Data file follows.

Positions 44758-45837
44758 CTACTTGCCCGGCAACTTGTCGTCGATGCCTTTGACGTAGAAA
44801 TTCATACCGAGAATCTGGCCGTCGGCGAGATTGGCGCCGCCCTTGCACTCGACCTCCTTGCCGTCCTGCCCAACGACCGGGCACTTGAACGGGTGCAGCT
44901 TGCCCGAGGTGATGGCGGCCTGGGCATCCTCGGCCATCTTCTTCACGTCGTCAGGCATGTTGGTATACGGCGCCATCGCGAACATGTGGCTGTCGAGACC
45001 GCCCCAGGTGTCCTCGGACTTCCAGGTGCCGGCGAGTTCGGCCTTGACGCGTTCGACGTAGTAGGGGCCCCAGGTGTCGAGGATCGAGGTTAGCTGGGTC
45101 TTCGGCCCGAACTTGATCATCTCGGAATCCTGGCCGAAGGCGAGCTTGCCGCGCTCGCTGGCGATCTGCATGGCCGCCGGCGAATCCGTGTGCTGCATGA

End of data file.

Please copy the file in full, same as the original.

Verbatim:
Positions 44758-45837
44758 CTACTTGCCCGGCAACTTGTCGTCGATGCCTTTGACGTAGAAA
44801 TTCATACCGAGAATCTGGCCGTCGGCGAGATTGGCGCCGCCCTTGCACTCGACCTCCTTGCCGTCCTGCCCAACGACCGGGCACTTGAACGGGTGCAGCT
44901 TGCCCGAGGTGATGGCGGCCTGGGCATCCTCGGCCATCTTCTTCACGTCGTCAGGCATGTTGGTATACGGCGCCATCGCGAACATGTGGCTGTCGAGACC
45001 GCCCCAGGTGTCCTCGGACTTCCAGGTGCCGGCGAGTTCGGCCTTGACGCGTTCGACGTAGTAGGGGCCCCAGGTGTCGAGGATCGAGGTTAGCTGGGTC
45101 TTCGGCCCGAACTTGATCATCTCGGAATCCTGGCCGAAGGCGAGCTTGCCGCGCTCGCTGGCGATCTGCATGGCCGCCGGCGAATCCGTGTGCTGCATGA